Olmsted County, Minn. - In the past two weeks, two Minnesota law enforcement K-9s have been wounded or killed in the line of duty. Anoka Police K-9 Bravo was shot and hurt during an armed carjacking, and Duluth Police K-9 Luna was shot and killed during an armed standoff with police.
Olmsted County Sheriff's Office Deputy Ryan Mangan says the incidents hit close to home, as a fellow K-9 handler. "It's just sad all the way around when we know how much work goes into the dogs, how much the dogs mean to us: the sheriff's office and the community. Especially when it happens in our state, kind of in our backyard, it really hits home," he says.
His K-9 partner Rajko is a 10-year-old german shepherd and a valuable asset to the county. He's trained in narcotics and patrol. Dogs' senses are stronger than humans, so they're useful in finding people and evidence. Dep. Mangan says K-9s are naturally protective of their handlers, just like a household pet may be protective of its owner.
In return, handlers protect their dogs too. "We protect them from themselves a lot of the time because they will literally do anything for us as handlers. We train them that way. They're that confident in what they do. So we have to protect them, in that some situations we may not send them in because there could be a very high percentage they could get hurt or killed," he explains. In situations with more unknown factors, they may send in a dog to check it out. Olmsted County dogs also wear stab and bullet-proof protective vests.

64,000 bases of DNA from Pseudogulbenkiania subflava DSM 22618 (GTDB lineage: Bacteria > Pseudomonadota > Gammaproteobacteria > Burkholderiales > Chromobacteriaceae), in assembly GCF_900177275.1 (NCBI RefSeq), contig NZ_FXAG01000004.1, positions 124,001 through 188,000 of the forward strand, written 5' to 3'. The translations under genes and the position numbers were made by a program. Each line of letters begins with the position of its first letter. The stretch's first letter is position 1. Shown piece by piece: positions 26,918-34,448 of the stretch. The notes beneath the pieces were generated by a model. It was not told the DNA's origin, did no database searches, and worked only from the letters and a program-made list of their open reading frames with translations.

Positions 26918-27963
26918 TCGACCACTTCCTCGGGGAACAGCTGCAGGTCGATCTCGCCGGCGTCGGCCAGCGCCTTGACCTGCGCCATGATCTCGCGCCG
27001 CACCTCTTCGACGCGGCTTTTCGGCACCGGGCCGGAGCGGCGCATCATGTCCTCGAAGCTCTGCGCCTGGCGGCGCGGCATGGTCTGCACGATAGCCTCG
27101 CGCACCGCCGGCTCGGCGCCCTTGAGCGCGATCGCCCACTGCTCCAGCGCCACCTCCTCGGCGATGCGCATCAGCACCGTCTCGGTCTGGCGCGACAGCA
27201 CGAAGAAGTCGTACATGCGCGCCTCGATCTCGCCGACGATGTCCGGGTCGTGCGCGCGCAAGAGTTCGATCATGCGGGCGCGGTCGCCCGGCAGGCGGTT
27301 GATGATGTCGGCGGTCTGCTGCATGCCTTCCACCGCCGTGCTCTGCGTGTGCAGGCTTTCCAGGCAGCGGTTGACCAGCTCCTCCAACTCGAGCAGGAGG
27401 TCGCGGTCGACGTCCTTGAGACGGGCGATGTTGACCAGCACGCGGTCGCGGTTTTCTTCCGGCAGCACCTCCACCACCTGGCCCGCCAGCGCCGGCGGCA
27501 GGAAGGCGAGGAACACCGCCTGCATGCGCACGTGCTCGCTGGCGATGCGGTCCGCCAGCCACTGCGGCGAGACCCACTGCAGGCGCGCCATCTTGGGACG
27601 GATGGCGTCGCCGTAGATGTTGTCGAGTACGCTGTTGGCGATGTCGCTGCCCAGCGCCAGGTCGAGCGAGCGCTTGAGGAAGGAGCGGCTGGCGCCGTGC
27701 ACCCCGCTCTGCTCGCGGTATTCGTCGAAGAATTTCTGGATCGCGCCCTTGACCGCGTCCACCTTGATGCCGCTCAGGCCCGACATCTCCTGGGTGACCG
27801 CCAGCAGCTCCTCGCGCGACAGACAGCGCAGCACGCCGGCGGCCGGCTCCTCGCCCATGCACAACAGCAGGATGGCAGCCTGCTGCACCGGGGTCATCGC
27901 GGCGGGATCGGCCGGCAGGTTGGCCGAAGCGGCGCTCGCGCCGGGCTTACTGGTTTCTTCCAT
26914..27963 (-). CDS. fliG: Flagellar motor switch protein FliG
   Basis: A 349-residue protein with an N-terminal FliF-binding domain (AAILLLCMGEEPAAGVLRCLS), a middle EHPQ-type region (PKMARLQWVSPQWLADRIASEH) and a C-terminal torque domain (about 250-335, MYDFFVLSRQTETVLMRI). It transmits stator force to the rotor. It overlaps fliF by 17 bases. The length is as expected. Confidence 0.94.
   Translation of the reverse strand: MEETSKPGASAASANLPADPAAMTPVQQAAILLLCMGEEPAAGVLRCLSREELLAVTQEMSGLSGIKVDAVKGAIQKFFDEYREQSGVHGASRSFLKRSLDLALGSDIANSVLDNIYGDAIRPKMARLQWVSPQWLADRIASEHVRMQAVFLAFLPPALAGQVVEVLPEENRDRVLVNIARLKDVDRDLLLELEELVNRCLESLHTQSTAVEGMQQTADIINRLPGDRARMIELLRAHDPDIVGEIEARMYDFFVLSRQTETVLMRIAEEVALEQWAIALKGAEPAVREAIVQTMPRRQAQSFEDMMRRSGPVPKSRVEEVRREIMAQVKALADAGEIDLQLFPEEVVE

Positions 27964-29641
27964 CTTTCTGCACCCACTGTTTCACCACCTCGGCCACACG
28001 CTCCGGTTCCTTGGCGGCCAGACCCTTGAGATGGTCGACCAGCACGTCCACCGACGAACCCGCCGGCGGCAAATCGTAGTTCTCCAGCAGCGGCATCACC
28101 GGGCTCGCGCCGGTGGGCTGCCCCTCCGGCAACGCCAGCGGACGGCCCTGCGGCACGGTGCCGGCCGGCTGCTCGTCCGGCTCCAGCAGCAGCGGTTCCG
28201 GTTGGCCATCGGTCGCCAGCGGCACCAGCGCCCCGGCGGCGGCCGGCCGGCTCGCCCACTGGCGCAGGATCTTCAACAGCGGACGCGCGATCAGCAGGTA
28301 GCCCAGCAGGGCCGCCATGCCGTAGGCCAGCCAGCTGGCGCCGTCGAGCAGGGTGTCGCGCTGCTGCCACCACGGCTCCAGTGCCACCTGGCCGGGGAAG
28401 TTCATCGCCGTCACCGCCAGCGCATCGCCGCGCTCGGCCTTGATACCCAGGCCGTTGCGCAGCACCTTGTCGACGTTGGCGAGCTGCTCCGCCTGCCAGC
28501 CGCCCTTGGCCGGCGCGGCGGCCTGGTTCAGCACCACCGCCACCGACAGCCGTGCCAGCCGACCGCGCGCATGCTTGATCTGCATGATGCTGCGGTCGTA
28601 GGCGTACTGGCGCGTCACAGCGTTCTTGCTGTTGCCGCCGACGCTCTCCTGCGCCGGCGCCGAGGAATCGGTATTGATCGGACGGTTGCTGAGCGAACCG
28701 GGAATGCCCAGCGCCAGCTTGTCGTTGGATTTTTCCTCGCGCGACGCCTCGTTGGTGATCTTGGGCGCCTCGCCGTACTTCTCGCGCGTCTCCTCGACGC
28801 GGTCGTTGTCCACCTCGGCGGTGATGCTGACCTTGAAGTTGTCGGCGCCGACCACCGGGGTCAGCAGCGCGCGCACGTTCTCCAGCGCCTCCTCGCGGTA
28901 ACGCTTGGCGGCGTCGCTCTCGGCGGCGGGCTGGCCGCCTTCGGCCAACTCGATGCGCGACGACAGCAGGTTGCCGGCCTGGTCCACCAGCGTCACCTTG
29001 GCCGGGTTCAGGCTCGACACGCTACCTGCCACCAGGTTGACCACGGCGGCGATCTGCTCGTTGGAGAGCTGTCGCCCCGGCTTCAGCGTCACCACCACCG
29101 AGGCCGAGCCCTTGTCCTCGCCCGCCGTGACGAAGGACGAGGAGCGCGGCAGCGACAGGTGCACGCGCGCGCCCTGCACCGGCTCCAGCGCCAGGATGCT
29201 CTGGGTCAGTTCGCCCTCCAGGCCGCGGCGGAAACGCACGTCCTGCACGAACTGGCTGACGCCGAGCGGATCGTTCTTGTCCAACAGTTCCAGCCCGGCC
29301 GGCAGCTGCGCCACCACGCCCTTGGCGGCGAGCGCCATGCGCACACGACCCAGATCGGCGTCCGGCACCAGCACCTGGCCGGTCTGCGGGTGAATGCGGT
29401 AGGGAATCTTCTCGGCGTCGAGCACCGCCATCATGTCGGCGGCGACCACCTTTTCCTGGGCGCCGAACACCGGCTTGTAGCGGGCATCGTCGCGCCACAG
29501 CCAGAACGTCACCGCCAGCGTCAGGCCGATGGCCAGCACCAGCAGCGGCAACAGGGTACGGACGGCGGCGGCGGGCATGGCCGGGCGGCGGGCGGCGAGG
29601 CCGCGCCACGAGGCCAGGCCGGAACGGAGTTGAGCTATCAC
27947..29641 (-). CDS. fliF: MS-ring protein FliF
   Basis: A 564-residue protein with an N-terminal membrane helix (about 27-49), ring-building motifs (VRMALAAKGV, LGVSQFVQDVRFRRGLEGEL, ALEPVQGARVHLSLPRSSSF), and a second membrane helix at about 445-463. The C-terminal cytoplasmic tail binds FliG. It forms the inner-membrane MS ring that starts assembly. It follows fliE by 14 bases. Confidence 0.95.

Although law enforcement K-9s are tools to protect peace officers and the community, Mangan says they're still family.
A seriously injured or killed K-9 is also an expensive loss. A new, untrained addition to a department is roughly $10,000. This doesn't include training and equipment costs.